Blacking out large portions of the report could renew criticism that the Justice Department is hiding information from Congress and intensify Democrats’ demands for full disclosure. So far, Congress and the public have had to rely almost exclusively on Barr’s interpretation and summary. “Show us the Mueller report!” House Speaker Nancy Pelosi of California demanded.

On the other hand, if summaries of various sections of the report — which were reportedly designed by Mueller and his team for immediate release — are not heavily redacted, the attorney general could face questions for holding them back.

What will the report add to well-documented Russian election interference?

The first part of the Mueller report documents Russian computer hacking and social media disinformation efforts to influence the 2016 election. The majority of this part appears based on grand jury indictments handed down against Russian operatives in February and July 2018.

Per Barr, the special counsel’s finding was categorical: “The investigation did not establish that members of the Trump Campaign conspired or coordinated with the Russian government in its election interference activities,” Barr quoted from the Mueller report.

mueller report
FILE – Michael Cohen, President Donald Trump’s former lawyer, returns to Capitol Hill for a fourth day of testimony as Democrats pursue a flurry of investigations into Trump’s White House, businesses and presidential campaign, in Washington, March 6, 2019. VOA

Trump seized on Barr’s letter to declare “total exoneration” for himself. But whether the full report totally vindicates him of involvement in the Russian meddling effort or leaves any clouds hanging over him remains to be seen.

While the special counsel has documented interactions between Trump campaign associates and Russia, he has not revealed whether Trump was aware of and endorsed any of the exchanges.

Disgraced former Trump lawyer Michael Cohen has claimed that Trump knew of both the 2016 Trump Tower meeting between Trump advisers and Russian operatives, and interactions between Trump informal adviser Roger Stone and WikiLeaks, which published damaging hacked emails regarding Democrat Hillary Clinton and her campaign organization. Trump has denied the allegations.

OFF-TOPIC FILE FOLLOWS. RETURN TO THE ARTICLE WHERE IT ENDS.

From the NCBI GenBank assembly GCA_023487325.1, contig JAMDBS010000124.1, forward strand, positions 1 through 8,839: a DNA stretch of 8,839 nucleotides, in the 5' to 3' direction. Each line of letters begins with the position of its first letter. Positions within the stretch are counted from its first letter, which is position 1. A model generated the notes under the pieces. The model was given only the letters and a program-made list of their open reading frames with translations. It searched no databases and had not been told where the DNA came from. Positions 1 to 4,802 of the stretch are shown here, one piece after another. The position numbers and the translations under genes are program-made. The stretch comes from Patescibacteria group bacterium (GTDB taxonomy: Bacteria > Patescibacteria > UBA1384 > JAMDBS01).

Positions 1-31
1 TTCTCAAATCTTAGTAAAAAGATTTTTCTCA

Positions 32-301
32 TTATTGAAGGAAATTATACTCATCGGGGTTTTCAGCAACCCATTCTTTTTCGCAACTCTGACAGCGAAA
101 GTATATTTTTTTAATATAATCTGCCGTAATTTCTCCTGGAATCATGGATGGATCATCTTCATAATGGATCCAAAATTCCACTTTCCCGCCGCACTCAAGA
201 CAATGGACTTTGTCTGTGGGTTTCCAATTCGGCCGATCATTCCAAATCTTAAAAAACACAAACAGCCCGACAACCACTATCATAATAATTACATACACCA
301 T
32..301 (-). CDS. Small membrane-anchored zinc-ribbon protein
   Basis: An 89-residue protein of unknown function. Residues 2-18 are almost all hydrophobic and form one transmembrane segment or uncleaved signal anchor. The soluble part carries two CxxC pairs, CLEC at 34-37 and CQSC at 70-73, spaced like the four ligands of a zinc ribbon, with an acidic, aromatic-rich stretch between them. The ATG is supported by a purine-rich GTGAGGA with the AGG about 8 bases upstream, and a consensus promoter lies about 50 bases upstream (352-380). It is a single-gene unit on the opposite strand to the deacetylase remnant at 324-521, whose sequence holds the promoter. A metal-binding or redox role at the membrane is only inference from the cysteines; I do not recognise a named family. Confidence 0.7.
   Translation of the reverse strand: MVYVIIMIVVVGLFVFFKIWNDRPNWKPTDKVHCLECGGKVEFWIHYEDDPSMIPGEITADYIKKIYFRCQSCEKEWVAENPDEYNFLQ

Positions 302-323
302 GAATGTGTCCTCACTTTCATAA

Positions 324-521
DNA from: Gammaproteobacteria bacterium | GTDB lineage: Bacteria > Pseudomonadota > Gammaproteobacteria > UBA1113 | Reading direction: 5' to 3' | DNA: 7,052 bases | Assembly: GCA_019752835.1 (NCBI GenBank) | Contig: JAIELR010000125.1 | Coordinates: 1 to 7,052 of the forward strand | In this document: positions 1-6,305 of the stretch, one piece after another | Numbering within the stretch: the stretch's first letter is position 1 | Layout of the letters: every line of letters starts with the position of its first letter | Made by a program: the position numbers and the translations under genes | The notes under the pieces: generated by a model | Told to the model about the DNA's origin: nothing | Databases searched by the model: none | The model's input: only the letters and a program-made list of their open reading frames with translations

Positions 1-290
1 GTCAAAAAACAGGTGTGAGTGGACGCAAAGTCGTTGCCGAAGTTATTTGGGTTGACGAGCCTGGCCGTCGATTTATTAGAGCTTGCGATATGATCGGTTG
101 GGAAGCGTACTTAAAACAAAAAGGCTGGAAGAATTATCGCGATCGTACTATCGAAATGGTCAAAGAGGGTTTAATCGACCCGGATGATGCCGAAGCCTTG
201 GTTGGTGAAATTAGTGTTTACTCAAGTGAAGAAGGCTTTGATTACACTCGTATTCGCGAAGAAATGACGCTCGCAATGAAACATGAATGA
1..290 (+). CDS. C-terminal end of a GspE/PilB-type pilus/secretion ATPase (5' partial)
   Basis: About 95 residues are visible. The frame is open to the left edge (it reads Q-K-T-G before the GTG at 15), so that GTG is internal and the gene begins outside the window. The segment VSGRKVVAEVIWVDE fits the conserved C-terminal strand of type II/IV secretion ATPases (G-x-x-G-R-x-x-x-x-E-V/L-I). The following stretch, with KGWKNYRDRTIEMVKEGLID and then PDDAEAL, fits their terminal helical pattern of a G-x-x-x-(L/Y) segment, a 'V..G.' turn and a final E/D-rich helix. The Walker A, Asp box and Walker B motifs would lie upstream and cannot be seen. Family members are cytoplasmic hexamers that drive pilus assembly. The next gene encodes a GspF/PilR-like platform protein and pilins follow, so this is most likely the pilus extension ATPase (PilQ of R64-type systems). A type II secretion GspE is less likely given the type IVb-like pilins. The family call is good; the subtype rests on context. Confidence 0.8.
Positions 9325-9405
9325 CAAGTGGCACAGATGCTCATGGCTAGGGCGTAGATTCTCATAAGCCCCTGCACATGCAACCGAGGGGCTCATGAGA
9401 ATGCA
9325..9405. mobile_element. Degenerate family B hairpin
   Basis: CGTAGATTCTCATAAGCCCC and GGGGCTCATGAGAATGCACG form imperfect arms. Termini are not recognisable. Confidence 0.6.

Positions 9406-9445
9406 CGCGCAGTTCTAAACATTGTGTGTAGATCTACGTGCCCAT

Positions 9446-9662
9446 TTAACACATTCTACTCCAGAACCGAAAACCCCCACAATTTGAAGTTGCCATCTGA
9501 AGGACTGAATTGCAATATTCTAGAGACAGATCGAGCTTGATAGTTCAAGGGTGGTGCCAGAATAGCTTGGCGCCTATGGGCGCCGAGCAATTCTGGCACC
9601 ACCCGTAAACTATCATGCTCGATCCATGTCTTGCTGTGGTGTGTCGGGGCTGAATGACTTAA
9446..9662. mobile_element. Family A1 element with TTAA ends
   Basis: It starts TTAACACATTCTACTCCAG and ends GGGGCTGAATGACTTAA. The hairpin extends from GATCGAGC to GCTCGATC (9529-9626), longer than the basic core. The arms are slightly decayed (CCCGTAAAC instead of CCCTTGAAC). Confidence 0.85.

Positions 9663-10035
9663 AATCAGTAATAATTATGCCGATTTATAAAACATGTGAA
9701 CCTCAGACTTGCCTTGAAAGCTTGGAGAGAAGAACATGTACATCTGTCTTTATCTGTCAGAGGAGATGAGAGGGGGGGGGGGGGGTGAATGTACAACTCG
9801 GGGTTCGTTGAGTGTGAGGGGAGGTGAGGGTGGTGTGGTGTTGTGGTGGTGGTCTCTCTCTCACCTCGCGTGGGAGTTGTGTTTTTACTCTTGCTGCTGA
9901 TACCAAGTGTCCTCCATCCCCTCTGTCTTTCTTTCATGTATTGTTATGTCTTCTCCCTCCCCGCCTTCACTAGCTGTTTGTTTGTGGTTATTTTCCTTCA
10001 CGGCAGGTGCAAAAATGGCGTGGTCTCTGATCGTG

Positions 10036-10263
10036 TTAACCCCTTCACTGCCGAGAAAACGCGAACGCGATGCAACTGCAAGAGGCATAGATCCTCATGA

Was Barr’s exoneration of Trump justified?

The second part of the report, which deals with whether Trump obstructed justice, has generated the most controversy and is likely to be closely studied, parsed and debated.

In his summary, Barr wrote that “the report sets out evidence on both sides of the question. It leaves unresolved what the special counsel views as ‘difficult issues’ of law and fact concerning whether the president’s actions and intent could be viewed as ‘obstruction.'”

 

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On the other hand, the report could shed light on how Mueller arrived at his decision not to draw any conclusion about whether Trump obstructed justice. VOA

In recent days, however, Mueller’s investigators have reportedly expressed frustration to associates that Barr’s summary failed to adequately describe “derogatory information” about Trump’s actions included in the report.

If borne out, this apparent contradiction between what Mueller’s prosecutors claim is in the report and how Barr subsequently characterized it to Congress could renew criticism that Barr cherry-picked the report to justify exonerating the president of obstruction of justice.

ALSO READ: House Committee Wants Barr to Release Summaries of Mueller Report

On the other hand, the report could shed light on how Mueller arrived at his decision not to draw any conclusion about whether Trump obstructed justice.

In his letter, Barr wrote that his determination that there was no obstruction was based on a long-standing Justice Department policy against indicting a sitting president. However, he left unmentioned whether the guidance had been part of the special prosecutor’s calculus. (VOA)